Thinking about this, what is needed is:

  1. Cooperative fish protect cooperative fish, by offering free collaboration with other cooperative fish, this can be done by GPL for free use
  2. Cooperative fish penalise competitive fish, by making cannibalistic practices more costly, this can be done by The Unlicense for paid use

Why this?

  1. Cannibalistic fish must fund the cooperative fish before attempted cannibalisation, giving the cooperative fish a fighting chance via the potential monopolised (collectively aggregated and compounding) funds that otherwise wouldn’t be there to offer ROI on investment costs
  2. Competition over collaboration incurs an ongoing cost of fragmented maintenance, which before the cannibalistic fish were getting for free at the cooperative fish’s expense
  3. Together, this spreads costs from cooperative fish into cannibalistic fish, and spreads revenue into cooperative fish from cannibalistic fish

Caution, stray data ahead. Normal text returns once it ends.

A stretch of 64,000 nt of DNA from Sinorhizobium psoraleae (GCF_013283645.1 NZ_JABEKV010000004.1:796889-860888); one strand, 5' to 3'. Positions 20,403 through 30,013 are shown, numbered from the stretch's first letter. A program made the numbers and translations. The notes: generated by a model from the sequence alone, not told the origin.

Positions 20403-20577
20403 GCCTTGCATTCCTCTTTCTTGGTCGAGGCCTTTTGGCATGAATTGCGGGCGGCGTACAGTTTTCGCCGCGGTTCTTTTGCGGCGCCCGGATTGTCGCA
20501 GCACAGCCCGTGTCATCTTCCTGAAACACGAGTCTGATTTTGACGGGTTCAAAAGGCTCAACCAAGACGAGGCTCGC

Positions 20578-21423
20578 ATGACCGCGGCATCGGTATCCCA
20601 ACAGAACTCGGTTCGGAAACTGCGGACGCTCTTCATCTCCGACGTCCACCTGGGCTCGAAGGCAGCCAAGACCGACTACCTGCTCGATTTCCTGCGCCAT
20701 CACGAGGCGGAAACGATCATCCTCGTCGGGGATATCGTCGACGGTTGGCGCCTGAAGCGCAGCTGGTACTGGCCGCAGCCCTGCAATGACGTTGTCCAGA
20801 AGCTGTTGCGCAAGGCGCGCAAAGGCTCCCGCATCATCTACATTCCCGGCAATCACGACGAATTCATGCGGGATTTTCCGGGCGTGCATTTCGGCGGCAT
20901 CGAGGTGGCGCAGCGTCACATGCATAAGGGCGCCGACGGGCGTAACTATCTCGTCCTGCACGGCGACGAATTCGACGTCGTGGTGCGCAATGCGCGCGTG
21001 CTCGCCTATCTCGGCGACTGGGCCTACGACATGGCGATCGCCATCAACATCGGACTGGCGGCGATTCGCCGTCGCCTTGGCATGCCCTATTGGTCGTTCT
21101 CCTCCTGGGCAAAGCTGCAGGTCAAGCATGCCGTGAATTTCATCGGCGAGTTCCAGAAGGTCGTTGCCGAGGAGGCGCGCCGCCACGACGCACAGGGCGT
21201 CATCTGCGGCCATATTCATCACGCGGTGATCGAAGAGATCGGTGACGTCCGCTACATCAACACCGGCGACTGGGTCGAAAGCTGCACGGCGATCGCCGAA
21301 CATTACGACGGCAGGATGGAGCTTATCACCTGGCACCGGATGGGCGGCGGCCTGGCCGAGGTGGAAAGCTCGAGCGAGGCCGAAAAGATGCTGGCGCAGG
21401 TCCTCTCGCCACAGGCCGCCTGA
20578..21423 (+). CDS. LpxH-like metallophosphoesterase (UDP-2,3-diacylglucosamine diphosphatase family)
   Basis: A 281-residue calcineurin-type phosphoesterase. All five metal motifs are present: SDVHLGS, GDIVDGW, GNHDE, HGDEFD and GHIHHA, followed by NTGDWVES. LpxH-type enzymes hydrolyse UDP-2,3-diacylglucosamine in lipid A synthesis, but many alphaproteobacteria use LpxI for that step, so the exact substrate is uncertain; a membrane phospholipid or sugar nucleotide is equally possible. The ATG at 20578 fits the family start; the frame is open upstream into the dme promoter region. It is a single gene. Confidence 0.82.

How this can be implemented?

  1. GPL license for free use, no action needed for consumption
  2. The Unlicense for active sponsorship, download the license into the consuming project’s LICENSE.md, which includes a hyperlink to that verifies the license is active (that the sponsorship is ongoing) - this allows free use with current versions of the consumed software, but requires continued sponsorship for pulling in future versions of the consumer software; it also allows the benefits of collaborative competition, in the form of cannibals spreading the maintenance cost amongst their fragmentation, which forthrightness and opaqueness frees the cooperative fish to work on more successful cooperative projects, rather than continuing unknowingly as a slave for secretive competitors